Special small programs that perform specific tasks. A daemon may run all the time “watching” a system or they may “wake up” when a task needs to be performed. For example the program that wakes up to deliver a mail message, or a file to be printed. When a mail message cannot be delivered you may receive a message from the mailer daemon. The daemon program name usually ends in `d', eg: lpd, inetd, httpd, ftpd, sshd, etc.
Sometimes you will need to communicate with a daemon process. These communications are called signals, and you can communicate with a daemon (or with any other running process) by sending it a signal. There are a number of different signals that you can send–some of them have a specific meaning, others are interpreted by the application, and the application's documentation will tell you how that application interprets signals. You can only send a signal to a process that you own. If you send a signal to someone else's process with kill(1) or kill(2) permission will be denied. The exception to this is the root user, who can send signals to everyone's processes.
Sometimes, the Linux kernel will send application signals. If this application tries to access memory that it is not supposed to access, Linux sends to the process the Segment Violation (SIGSEGV) signal. If an application uses the alarm system call this will send the SIGALRM signal, and so on.
There are a couple of signals that can be sent to interrupt a process : SIGTERM and SIGKILL.
Other signals you can use are SIGHUP, SIGUSR1, and SIGUSR2. These are general purpose signals, and different applications will do different things when they are sent.
Most daemons are made to respond to the SIGHUP signal by re-reading their configuration file. So instead of killing and restarting a daemon you would send it the SIGHUP signal. (NOTE: However, different daemons will have different behavior, so be sure and read the documentation for the daemon in question.)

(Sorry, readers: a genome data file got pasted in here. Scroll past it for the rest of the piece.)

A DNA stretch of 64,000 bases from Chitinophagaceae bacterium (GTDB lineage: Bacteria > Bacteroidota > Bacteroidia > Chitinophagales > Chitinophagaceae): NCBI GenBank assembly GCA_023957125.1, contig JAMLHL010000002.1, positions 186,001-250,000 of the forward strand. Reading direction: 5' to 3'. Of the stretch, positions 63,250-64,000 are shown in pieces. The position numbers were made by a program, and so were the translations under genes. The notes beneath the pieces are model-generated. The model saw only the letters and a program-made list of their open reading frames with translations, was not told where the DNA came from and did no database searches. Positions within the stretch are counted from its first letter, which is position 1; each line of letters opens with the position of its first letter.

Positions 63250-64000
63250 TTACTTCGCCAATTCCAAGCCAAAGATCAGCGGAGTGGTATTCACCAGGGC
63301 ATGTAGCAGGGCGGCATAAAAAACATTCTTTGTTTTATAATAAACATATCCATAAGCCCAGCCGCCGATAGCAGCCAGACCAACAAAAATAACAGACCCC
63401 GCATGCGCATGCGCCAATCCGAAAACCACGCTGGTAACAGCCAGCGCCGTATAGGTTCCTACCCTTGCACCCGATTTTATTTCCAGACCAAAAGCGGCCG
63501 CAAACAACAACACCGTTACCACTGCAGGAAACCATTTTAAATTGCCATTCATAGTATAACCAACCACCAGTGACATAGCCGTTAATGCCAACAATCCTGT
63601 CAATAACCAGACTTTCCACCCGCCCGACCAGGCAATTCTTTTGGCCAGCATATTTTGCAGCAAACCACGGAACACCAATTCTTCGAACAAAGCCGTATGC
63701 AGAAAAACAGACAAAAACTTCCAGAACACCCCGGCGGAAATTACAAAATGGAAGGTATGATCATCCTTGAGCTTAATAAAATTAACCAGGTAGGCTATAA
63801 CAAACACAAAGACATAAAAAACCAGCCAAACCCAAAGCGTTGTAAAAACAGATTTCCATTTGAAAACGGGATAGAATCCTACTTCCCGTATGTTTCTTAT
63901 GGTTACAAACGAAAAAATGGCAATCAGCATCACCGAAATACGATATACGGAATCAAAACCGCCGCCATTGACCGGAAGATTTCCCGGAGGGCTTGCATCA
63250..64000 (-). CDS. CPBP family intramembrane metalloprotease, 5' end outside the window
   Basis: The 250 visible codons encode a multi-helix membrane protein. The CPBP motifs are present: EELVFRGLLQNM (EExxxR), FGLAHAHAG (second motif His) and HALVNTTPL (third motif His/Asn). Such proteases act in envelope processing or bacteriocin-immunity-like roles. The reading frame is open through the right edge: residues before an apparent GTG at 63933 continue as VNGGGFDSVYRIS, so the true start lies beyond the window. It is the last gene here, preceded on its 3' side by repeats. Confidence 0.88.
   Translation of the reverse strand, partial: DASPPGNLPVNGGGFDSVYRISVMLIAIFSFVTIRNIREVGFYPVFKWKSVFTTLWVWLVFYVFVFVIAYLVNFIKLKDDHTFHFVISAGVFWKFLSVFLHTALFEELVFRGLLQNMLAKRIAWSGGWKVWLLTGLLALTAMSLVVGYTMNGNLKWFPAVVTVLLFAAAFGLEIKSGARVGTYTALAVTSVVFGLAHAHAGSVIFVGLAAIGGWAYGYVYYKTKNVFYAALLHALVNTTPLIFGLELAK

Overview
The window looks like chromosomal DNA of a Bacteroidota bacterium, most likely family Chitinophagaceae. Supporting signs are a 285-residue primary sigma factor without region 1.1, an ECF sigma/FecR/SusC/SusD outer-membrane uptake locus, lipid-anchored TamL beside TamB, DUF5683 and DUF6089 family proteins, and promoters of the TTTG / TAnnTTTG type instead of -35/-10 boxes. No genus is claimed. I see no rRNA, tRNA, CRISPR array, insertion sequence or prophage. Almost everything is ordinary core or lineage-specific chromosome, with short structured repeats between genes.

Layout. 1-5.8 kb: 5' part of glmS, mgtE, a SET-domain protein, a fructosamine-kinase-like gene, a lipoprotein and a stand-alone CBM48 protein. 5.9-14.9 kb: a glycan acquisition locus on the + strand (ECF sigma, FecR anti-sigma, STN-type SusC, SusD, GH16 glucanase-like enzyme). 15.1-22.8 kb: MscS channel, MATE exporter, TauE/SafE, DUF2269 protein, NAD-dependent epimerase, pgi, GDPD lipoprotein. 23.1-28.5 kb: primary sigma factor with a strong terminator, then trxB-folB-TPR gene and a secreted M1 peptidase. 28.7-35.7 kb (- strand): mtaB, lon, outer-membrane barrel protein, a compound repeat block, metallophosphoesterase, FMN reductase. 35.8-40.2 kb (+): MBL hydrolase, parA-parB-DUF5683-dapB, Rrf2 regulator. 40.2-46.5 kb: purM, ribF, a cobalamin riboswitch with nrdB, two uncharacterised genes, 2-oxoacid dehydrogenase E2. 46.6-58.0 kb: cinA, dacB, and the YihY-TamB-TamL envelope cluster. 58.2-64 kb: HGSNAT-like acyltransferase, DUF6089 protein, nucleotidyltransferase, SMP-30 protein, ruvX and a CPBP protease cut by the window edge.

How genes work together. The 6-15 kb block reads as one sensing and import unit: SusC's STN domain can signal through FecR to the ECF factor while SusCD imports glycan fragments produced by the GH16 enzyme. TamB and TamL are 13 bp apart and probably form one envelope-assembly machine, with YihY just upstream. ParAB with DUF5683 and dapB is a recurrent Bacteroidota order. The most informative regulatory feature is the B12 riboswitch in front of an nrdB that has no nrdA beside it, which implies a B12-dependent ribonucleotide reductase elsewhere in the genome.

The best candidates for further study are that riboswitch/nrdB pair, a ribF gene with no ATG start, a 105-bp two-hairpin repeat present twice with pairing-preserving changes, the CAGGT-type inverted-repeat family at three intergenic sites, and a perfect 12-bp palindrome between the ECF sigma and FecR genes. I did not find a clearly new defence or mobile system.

This example shows how to send a signal to the inetd daemon. The inetd configuration file is /etc/inetd.conf, and inetd will re-read this configuration file when it encounters SIGHUP.
1. First, you need to find the PID (process id) of the process you want to send the signal to. You can do this using the ps and grep commands. The grep(1) command is used to search through the output, looking for the string you supply. This command is run as a normal user, and inetd(8) is run as root, so we need the ax option for ps.
debian:/$ ps -ax | grep inetd 3122 ? Ss 0:00 /usr/sbin/inetd
Our PID is 3122. In some cases the grep inetd command might also occur in this output. This is because of the way ps(1) finds the list or processes.
2. Kill sends the signal. Because inetd(8) is being run by root you must use su(1) to become root first.
debian:/$ su Password: debian:/# kill -s HUP 3122
The kill command will not print any output when successful. If you try to kill a signal that you don't own, you will probably see something like : -bash: kill: (PID): Operation not permitted. Careful not to mistype the PID. You could send the kill signal to an important process, or if you are lucky you could send the signal to an inexistent PID. In this case, you will notice something like : -bash: kill: PID: no such pid.
Important: Sending the kill signal to random processes can be a very bad idea. For example, the init, process ID 1 a special one. If you run kill -s KILL 1 it will shutdown your system. While root, always double check the arguments to be sure they are correct.